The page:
In A Nutshell
We’ve all heard the warnings not to give our kids coffee because it’ll stunt their growth. Coffee’s even said to be bad for children in the womb, increasing a woman’s chance to miscarry. But it’s not altogether true. No evidence of coffee having a negative effect on children’s growth has ever been found. Studies have also debunked the notion that having a morning coffee has anything to do with miscarriages or trouble conceiving. The disinformation is due to a failed rival product.
The Whole Bushel
Coffee has a bad reputation when it comes to the damage it’s said to do to kids and pregnant women, largely because of the caffeine content. But as it turns out, claims are largely unsubstantiated—as long as moderation is practiced.
One of the claims made is that children who drink coffee will have their growth stunted. Studies on children and adolescents who drank coffee over a six-year period showed absolutely no loss in bone density or growth. Caffeine might hinder the body’s ability to absorb calcium, but in such a small amount that it’s pretty negligible. A healthy, well-rounded diet will mean there are no ill effects from the caffeine intake. Eat the way you’re supposed to, and a cup of coffee’s not going to hurt you.
So why do we think that? Because we’re buying into the advertising campaign of a product that tried to replace coffee as the morning drink of choice.
In the 1800s, the breakfast-centric company Post invented a caffeine-free beverage that they marketed to replace coffee at the breakfast table. It was called Postum, and clearly the manufacturer would do or say anything to monopolize breakfast. To do that, they had to make parents aware of the dangers they were giving their children with their morning cup of coffee. That included depressed heart function, the development of a pale, sallow complexion, indigestion, and, of course, stunting of their growth.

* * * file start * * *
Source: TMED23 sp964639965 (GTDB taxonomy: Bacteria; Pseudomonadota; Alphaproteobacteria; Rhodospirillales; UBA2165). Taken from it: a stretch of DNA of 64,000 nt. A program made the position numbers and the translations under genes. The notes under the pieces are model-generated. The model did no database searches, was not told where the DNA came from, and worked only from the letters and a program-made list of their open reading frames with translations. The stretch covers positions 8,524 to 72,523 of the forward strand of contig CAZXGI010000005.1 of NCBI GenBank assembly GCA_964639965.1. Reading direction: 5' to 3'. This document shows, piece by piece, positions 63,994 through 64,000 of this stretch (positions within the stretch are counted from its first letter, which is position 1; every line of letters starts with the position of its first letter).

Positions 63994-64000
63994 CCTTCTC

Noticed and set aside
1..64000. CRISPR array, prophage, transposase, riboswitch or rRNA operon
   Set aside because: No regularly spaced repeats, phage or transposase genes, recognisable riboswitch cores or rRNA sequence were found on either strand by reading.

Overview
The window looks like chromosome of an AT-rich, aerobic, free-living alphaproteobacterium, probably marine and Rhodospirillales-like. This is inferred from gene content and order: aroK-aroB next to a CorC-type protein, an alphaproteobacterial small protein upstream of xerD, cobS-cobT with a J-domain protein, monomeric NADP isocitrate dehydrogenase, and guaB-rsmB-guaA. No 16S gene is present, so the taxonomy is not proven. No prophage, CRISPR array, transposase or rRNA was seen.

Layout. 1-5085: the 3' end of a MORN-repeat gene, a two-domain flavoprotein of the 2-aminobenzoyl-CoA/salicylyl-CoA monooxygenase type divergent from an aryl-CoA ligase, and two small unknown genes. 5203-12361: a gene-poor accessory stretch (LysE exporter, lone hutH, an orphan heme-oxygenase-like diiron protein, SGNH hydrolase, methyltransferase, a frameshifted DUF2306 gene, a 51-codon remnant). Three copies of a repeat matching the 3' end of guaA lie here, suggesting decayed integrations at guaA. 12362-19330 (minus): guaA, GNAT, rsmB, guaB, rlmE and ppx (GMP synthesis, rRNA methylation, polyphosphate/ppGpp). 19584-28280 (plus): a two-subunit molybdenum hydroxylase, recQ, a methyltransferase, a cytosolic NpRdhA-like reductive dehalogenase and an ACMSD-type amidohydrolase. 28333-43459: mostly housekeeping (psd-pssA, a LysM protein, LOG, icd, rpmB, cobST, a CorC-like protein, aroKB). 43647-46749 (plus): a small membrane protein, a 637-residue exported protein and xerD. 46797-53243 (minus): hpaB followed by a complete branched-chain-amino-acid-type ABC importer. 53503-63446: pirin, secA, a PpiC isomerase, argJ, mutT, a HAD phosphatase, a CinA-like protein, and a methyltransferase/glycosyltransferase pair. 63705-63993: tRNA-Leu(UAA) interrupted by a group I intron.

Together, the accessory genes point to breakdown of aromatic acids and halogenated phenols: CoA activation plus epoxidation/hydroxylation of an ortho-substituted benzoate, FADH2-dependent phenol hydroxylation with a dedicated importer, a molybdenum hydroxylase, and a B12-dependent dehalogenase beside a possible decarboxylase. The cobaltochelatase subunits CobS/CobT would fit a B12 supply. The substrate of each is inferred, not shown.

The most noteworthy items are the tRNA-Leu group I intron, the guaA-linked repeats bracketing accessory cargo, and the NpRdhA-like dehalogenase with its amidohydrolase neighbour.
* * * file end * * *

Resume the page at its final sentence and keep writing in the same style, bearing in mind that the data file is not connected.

The campaign continued well into the early 1900s. Advertisements from 1933 still condemn coffee and the tell of the dangers it poses to children. There’s never been any real evidence to support any of Post’s claims, and the campaign eventually died out. (Even though Postum is still made today.)
Of course, there’s still the issue of caffeine’s addictive potential and the possibility of it interfering with a child’s much-needed sleep. But there’s nothing scientific that has shown the caffeine itself is going to be doing any lasting damage to the child who’s allowed a cup in the morning.
And what about the danger to unborn babies? Pregnant women have long completely cut caffeine out of their diet, but according to the American College of Obstetricians and Gynecologists, minimal to moderate caffeine intake poses no risks and won’t increase your chances of a miscarriage.
Now, studies suggest that consuming fewer than 200 milligrams of caffeine a day is unlikely to do any harm. It’s when caffeine intake becomes extreme that there’s an increase in the chance of danger to a pregnancy. There’s also no evidence that suggests drinking coffee—or any other form of caffeine, for that matter—will restrict baby’s growth and development in the womb, either.
And considering that your standard, home-brewed cup of coffee has as little as 95 milligrams of caffeine in it, it’s probably not going to hurt you if you don’t turn down that morning cup. And if tea is more your thing? That’s still only between 14 and 61 milligrams of caffeine in a single cup. Many doctors will still err on the side of caution, though, and there’s nothing wrong with that.
Show Me The Proof
The Atlantic: The Devious Ad Campaign That Convinced America Coffee Was Bad for Kids
Smithsonian: It’s a Myth: There’s No Evidence That Coffee Stunts Kids’ Growth
American Congress of Obstetricians and Gynecologists: No Link Between Moderate Caffeine Consumption and Miscarriage